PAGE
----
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A Typical Weekend for an ESL Teacher in Ras al Khaimah, U.A.E.
Written by: Katie Ayers
Last Updated: July 27, 2020
You’ve heard the expression, work hard - play hard. While I’ve never verbalized this as my motto for life in Ras al Khaimah, UAE, it does make a lot of sense. My weekdays are essentially non-stop work. My days at work are extremely busy, I’m constantly in motion. I try to get all of my grading and planning done at work so I do not have to take it home. Unlike my previous positions, this is actually possible if you work hard enough during school hours. After school on weekdays I prepare food and head to the gym.
This hard work during the school week results in having the time to play hard on the weekend. Now, I’m old, I’m nearly 30 but I have the soul of a 75 year old. So, sometimes playing heard means I order the pizza deal of the week and I watch movies and tv all weekend or read on the bench outside. This isn’t always true though and more often than not my weekend actually looks like this:
Thursday, (which is my Friday), I come home from work and relax for a bit, usually my kitchen looks like a small tornado went through it and just general upkeep needs to be done, so I get that out of the way quickly. The nitty gritty adult responsibilities don’t write a nice weekend fairytale, but realistically adulting impacts my typical weekend, much to my dismay.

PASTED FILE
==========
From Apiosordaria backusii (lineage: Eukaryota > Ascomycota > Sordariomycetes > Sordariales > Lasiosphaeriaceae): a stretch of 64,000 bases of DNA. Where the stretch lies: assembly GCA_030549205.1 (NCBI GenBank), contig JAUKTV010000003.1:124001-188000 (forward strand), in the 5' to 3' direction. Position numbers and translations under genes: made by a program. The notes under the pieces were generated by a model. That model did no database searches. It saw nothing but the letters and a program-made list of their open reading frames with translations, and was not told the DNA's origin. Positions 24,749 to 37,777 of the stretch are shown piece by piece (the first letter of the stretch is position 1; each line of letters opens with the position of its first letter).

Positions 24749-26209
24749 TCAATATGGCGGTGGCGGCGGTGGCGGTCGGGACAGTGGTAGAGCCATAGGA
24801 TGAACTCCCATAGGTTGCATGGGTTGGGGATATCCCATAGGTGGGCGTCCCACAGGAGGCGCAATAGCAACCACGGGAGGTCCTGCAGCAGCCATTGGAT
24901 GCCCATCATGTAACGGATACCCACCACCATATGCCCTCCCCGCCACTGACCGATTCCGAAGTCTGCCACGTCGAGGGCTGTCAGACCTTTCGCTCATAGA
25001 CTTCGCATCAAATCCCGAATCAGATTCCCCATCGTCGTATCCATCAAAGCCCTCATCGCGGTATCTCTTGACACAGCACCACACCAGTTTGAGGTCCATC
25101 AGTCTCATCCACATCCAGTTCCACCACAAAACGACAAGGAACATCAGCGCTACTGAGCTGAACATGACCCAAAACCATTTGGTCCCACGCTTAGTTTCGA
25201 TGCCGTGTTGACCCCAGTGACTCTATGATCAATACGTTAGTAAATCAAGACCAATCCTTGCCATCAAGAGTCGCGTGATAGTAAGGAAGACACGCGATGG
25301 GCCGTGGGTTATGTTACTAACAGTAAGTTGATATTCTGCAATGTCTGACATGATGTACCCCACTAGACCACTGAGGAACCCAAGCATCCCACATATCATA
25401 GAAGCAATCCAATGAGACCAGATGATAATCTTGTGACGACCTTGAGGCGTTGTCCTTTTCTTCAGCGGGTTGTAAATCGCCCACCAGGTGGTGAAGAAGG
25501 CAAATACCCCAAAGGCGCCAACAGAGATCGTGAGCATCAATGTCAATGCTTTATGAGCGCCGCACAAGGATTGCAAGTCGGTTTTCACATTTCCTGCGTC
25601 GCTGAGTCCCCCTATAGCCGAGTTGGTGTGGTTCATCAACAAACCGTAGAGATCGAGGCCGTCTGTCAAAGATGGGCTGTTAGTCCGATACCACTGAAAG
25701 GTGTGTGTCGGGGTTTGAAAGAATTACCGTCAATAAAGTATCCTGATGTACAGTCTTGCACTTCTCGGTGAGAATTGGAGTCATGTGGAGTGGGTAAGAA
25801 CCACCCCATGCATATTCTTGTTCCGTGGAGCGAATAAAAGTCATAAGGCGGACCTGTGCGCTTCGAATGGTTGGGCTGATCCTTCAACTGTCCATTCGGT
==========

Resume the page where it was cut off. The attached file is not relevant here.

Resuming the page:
After I’ve made my house livable, we tend to head out to The Bay. I’ve mentioned this bar a few times but I’ll discuss it again here because it’s my absolute favorite place to be on Thursdays. It’s an incredibly relaxed atmosphere, we sit outside, order a delicious blueberry and mint shisha, some food and get a few happy hour drinks. Side note - they recently changed the menu and the food part is 100% less exciting than it used to be. New owner, bad choices. After we’ve eaten, chatted and forgotten the tumultuous week, ladies night and DJ Incredible (my name for him) begins. Now depending on your level of “let’s forget the week” you want to get is directly related to how late you stay out. Because I’m an adult and once you turn 25 you get incredible hangovers I usually leave my best dance moves on the floor and head home by 11/12pm.
*A quick note if you’re not a 75 year old at heart and I’m not convincing you to head to the UAE I promise if you go to Dubai (or Abu Dhabi) you’ll find all of the clubs and all of the fancy downtown places where you have to dress like a real human and wear high heels and live your best life. I’ll just be at home, sheltered by my social anxiety, knitting you a blanket and waiting for your message that you made it home safely.*
Most Friday’s I make my way down to Dubai or Abu Dhabi (if we head to Abu Dhabi we usually stay at a hotel for the night). Holy Day in Islam is Friday, so it’s the calmest morning to drive, if you’ve read my previous posts, driving here is like living in Mario Kart and I am cautious about when I drive. Friday’s because almost everyone is at the mosque or with family coupled with parking being free downtown this is the day I leave RAK.